Back in February, CLSA analyst Jonathan Mardjuki published widely reported research detailing how the pandemic had spurred huge growth and dynamic competition among food-delivery providers in greater Jakarta, despite the dominance of two main players.
Indonesia’s food delivery dynamic duo are none other than GoFood, run by Jakarta-based ride-hailing and super-app GoJek, and GrabFood, run by Singapore-based ride-hailing and super-app Grab.
“Online food delivery is benefiting,” Mardjuki wrote, noting that 70% of the 450 consumers he surveyed were now ordering food online more frequently. “Overall, we think healthy competition between the two giants will have a positive impact on the Indonesian market.”
Months later, it’s become clear that competition is nowhere close to slowing down, but competitive dynamics are indeed changing, becoming more intense.
This year’s 2021 Asia’s Top 1000 Brands research led by Campaign Asia-Pacific and NielsenIQ added a new home delivery category to the survey. In the April survey involving 400 consumers across Indonesia, not only did GrabFood and GoFood debut among Indonesia’s top 100 brands overall, but they placed 21st and 26th respectively, outperforming their larger parent brands Grab and GoJek at 29th and 42nd, signifying a high degree of dominance in Indonesia’s home-delivery category.
In the February study, Murdjuki determined the GoFood app continued to hold an edge over Grab Food based on greater loyalty among customers, who cited familiarity with the application, dependence on the GoPay e-wallet and user-friendliness as its top three benefits.
However, it noted GrabFood was making strong inroads on the back of heavy promotional and discount offers that resonated with 60% of its users.
"We find Gojek customers to be more loyal, while Grab relies on commerciality,” Mardjuki wrote. “We also consider Grab to be more aggressive in securing customers.”
Marcellyna Citra, business development lead at BrandWorks Jakarta, agrees with this assessment, noting how GoFood’s loyalty through convenience with shared payment and ride services has been targeted by countless discounts and promotions from Grab Foods for a long time now.
GrabFood’s aggressive strategy may finally be paying off. In our April survey, Indonesians gave it a slight edge in brand recognition over GoFood.
“I think it's still a promo-heavy market,” says Bayu Asmara, an independent Jakarta-based brand consultant who leads DKK Consulting. “People still tend to switch to the one that provides the most discounts.”
This tendency has opened the door for other new entrants like ShopeeFood and Traveloka Eats that are applying similarly heavy discounts and promotions.
ShopeeFood in particular is being noticed as a worthy competitor, with its 40 million monthly active users and solid delivery logistics network already in place.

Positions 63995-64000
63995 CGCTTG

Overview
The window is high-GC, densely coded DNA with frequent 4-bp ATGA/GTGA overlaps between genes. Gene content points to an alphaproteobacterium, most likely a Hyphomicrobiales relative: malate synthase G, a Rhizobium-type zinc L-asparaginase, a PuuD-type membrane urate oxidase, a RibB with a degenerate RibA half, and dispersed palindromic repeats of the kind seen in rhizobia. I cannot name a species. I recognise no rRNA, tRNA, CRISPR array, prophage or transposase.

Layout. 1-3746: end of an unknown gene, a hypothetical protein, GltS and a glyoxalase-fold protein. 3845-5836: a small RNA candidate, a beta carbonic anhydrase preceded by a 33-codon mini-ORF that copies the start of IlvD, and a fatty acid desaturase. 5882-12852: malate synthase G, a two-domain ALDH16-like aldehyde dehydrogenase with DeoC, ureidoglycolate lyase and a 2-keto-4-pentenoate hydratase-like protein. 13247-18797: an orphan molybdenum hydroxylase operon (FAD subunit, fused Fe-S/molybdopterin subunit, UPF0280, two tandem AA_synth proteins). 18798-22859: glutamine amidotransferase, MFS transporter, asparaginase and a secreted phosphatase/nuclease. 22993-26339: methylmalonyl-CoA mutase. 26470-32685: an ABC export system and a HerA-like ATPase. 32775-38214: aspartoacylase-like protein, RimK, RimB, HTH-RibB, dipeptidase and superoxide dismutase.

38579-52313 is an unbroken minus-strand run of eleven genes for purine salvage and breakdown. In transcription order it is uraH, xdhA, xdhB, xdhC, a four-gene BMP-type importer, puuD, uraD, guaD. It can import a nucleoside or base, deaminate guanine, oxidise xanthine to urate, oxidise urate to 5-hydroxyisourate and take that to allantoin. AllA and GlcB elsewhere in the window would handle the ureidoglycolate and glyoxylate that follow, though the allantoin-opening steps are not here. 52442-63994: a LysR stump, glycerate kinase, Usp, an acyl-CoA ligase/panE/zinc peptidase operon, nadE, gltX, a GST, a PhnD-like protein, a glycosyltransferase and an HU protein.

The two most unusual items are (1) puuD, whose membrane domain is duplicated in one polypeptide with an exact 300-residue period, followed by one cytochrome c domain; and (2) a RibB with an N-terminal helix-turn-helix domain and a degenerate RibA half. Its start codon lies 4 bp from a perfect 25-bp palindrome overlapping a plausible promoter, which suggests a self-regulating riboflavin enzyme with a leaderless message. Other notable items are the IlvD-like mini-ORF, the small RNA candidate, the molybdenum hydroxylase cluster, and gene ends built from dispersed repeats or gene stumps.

“They are really trying with seemingly the best deals,” Asmara says of the new entrants. Yet he is sceptical whether they can catch the two giants, since consumers tend to have a limit to how many similar service apps they’re prepared to install on their phones.
With heavy competition, consumers can afford to be more fickle and demanding of food delivered hot to their door. Yet the CLSA research noted customers are becoming less likely now to switch providers based on delivery speed or driver cancellation rates than they were in the early days. Instead, app convenience is becoming more important, which can just as easily draw ire from discerning users.
“GoFood and GoJek as a whole have seen a bit of negative feedback for their increasingly sluggish app and confusing UI or UX,” opines Asmara. “I have definitely seen more and more people mention this as their main reason to prefer using Grab. This might end up giving Grab the edge if GoJek is not careful.”
Who can add value?
Baba Hazuria, head of strategy at Iris Indonesia, believes GoFood has done a great job of leveraging new occasions and helping customers learn new habits and rituals, while both are guilty of peddling obvious promos and discounts.
“The interesting point here is what they will do to stay on the list,” Hazuria says. “How will they keep our loyalty and ensure we still order instead of going out all the time? We see some brands do this with their recommendation algorithm getting better, new loyalty programs being introduced and cross-pollination of apps where lifestyle meets food.”
As Citra points out, both companies have launched cloud-kitchen businesses as additional business models, giving more access to small F&B businesses to expand their ventures in a much more affordable way, while offering more choice. Keeping these food networks on side, while cross-promoting brands across their super-app ecosystems, will be important.
Since the GoJek-Tokopedia merger, the combined company has only gotten started with cross-pollination. Still in their infancy, early collaborations tend to resort to yet more discount incentives, like one such campaign this summer whereby Tokopedia users were offered up to 75% off on some purchases and free shipping when using GoFood.
For now, neither company needs to worry much about over-reliance on discounting. Prami Rachmiadi, growth partner at Mindshare Indonesia, believes leveraging parent company investments and database integrations, like the GoTo merger and media conglomerate Emtek’s investment in Grab (along with e-wallet Dana and ecommerce site Bukalapak) have been key to elevating the online and offline presence of both services.
Indeed, GoFood and GrabFood now both find themselves with deeper pockets and resources to keep up the intense competition as part of a much larger battle between superapps and ecommerce allies.
Let’s just hope that the rivalry continues to benefit the consumer.